Ahoy, squirts! Quint here with a look at Terrence Malick's John Smith/Pocahontas tale THE NEW WORLD. This one was supposed to come out last month, but I think the studio decided to go for maximum Oscar exposure and release it at the tail end of December, which is understandable. Malick's movies are brilliant, but not really money-makers, so the awards buzz could be just the push it needs. Whether it's a box office smash or flop, I really don't give a shit. I just know I'm dying to see this one. Malick's films are very poetic and no one working today gives us a movie like Malick does. Enjoy the review!
Hey Harry and gang,
First time reviewer, long time reader.
Last night I had the privilege to see Terrence Malick's latest film "The New World". I haven't heard too much surrounding the picture (which doesn't surprise me) so I thought I'd chime in with my two cents.
I am a fan of Malick's other three films: "Badlands, "Days of Heaven" and "The Thin Red Line" so I was really looking forward to this one.
I'll come right out and say it: I LOVED IT. You'll have to wait a moment about why I loved it. I have to give a bit of exposition first.
The film follows Pocahontas (Q'orianka Kilcher) through the time that the Jamestown settlers arrived in Virginia in 1607 to the time she moves to England in 1615 (or there abouts)
It is through voice over that most of the film's dialog is heard. Otherwise it could have almost been a silent film with a music track. Pocahontas, whom is never referred to by that name, narrates most of the time as does Captain John Smith (Colin Farrel) and John Rolfe (Christian Bale) the two other staples of the film.
There isn't much of a story in the sense of traditional Hollywood fare. Yes, events happen, things develop, but it is in the realm of a visual poem. The film moves along well enough, but as are all of Malick's films, it is in a meditative state. Thus some audiences might feel bored.
And before any of you say, this is a boring review, it is quite hard to write about a film that was such a unique experience for me. So I'm going to use the example of "King Kong" to help support my "New World" reasoning...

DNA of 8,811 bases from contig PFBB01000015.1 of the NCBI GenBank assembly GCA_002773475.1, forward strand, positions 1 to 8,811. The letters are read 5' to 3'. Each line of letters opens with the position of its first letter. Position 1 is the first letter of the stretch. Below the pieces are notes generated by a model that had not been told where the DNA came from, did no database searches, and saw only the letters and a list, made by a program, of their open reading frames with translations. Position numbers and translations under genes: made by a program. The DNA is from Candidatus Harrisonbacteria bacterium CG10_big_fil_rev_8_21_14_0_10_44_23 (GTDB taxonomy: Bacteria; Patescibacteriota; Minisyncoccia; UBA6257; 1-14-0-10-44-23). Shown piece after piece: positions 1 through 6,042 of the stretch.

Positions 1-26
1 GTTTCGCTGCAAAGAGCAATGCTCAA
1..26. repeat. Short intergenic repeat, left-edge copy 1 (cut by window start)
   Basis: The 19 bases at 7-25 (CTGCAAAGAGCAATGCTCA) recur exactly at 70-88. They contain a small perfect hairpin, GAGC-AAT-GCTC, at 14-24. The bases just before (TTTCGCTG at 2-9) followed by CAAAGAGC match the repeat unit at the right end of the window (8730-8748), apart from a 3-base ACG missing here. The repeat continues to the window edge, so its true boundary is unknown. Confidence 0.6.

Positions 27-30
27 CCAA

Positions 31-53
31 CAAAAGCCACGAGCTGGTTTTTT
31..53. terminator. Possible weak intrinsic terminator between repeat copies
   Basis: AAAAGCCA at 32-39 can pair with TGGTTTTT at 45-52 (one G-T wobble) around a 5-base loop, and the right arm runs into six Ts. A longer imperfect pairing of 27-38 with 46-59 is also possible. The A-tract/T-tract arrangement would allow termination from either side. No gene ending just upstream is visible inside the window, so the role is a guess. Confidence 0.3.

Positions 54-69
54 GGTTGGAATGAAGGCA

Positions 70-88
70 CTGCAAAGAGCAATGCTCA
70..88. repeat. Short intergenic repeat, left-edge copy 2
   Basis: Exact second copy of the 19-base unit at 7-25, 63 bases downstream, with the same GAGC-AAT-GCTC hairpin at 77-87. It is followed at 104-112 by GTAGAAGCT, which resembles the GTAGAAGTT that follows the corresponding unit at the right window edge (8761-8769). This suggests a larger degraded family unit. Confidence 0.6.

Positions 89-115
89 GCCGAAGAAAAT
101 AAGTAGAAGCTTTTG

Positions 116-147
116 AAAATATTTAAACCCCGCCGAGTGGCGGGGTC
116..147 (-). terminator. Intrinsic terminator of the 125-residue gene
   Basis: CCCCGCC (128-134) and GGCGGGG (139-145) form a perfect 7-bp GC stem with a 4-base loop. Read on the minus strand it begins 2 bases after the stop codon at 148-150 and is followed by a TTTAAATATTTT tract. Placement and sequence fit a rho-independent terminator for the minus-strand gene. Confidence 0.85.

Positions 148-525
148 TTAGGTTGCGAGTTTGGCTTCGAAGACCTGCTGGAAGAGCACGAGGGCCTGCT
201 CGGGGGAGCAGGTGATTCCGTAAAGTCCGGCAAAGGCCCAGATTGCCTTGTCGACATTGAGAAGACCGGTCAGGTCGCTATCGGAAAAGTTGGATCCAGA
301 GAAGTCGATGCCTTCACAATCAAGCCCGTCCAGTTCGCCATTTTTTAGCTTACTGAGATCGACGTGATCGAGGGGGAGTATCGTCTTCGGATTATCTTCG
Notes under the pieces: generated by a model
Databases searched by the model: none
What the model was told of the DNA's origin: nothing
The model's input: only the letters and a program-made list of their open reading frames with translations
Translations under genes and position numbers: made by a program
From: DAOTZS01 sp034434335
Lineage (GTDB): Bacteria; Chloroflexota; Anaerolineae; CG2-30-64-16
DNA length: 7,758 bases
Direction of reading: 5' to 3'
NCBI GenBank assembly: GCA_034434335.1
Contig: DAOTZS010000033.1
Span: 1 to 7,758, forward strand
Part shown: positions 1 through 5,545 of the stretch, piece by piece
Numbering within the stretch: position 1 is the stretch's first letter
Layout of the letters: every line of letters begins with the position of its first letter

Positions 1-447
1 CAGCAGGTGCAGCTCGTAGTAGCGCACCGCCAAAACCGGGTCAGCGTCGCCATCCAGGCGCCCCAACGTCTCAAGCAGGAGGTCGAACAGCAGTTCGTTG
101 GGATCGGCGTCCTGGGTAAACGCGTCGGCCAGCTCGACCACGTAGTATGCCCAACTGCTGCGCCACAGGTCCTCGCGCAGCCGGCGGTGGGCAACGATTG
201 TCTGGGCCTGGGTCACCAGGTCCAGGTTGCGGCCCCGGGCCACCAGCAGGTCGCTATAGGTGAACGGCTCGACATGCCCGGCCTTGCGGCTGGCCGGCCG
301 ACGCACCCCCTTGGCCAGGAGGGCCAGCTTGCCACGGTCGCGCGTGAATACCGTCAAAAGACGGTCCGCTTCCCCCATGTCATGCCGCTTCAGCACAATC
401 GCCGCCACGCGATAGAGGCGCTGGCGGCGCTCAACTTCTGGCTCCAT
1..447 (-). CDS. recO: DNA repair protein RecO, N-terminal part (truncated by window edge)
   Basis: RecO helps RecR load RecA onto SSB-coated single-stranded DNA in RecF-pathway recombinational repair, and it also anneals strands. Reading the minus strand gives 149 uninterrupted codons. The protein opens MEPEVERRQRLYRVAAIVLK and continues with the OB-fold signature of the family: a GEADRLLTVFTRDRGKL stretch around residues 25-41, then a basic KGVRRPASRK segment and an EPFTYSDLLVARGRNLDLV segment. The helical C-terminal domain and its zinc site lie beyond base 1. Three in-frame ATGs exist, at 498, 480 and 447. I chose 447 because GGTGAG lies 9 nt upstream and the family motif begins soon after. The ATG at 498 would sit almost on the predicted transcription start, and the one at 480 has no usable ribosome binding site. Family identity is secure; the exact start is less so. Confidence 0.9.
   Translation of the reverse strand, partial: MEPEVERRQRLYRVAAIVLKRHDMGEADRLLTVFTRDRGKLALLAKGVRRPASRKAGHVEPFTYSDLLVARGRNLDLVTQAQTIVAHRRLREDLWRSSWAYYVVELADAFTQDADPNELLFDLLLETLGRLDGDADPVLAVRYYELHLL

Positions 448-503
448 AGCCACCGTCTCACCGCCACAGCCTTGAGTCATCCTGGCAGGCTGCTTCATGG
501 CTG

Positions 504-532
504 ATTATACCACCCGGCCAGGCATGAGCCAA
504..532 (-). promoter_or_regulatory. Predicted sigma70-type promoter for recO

"King Kong" was pure excitement. It was on the surface. Bubbling over. Things were right there. I was emotionally involved in the film. I almost cried several times...
But "The New World"... well that went a little different. It went deeper, beyond the core of my emotions, into the realm of sub conscious. A place where I experienced almost no thought, no sadness, just pure being. Existing. It was in such a way that it was like floating on water, moving downstream. Letting the current take you.
That is why I loved the film. It was pure cinema, right down to the core, beyond the core. I don't want to sound too cheesy but the film lives inside me. It was so full of life and beauty.
All right, enough sappiness you say. Let's get down to the basics. The acting is good. Q'oriana Kilcher plays Pocahontas and she is lovely. Subtle, natural, honest. Her performance is of course the one that people will call a stand out. Malick seems to have fallen in love with her and he makes the audience fall in love as well.
Mr. Farrell on the other hand does his part. He is a conflicted man. A man that comes to this new world expecting to be executed but gets a second chance. Farrell brings both a love and a skepticism to his John Smith.
And then there's Batman... Bale doesn't appear in the film until rather late and doesn't do much. But his Rolfe is a good man, genuine and peaceful. Which actually surprised me. He is in no way jealous or angry when he finds out about Smith and that Pocahontas, now called Rebecca, is still in love with him.
Christopher Plummer's role seems to have been cut down. The dialog from the trailer about living in peace with these people and not letting America go wrong in it's first hour, is completely gone. In fact speaking of dialog, much of what we hear can be hard to understand because of accents. This however does not detract from the film. Most of the dialog could be considered unimportant anyway. The cinematography was gorgeous. I think I've made that evident so far. The camera captures nature and the natives in such a way, that you are taken there. It is like traveling back in time. This film is probably as close to authentic as films can get.
After the screening I attended there was a Q and A with the costume designer and set dresser and like the LOTR films, you could just feel the love they had for this project. The great bond the crew had. All the natives' costumes were made locally in the Jamestown area with the help of artisans. They shot ten miles away from the actual Jamestown site. They actually built the Jamestown set out of the same materials that the settlers did.
To hear about how Malick works was a treat. He shoots three hundred and sixty degrees, so all sets have to be fully built. And he never cuts until the film rolls out.
"The New World" is so far off the beaten track, I honestly don't know how people will react overall to the film. New Line is marketing it as a historical epic with substantial action.
It is not that film.
All I can hope for is that people will give it a chance and see it.
Well that's about all I can muster for a review.If you use this call me... Son of Indy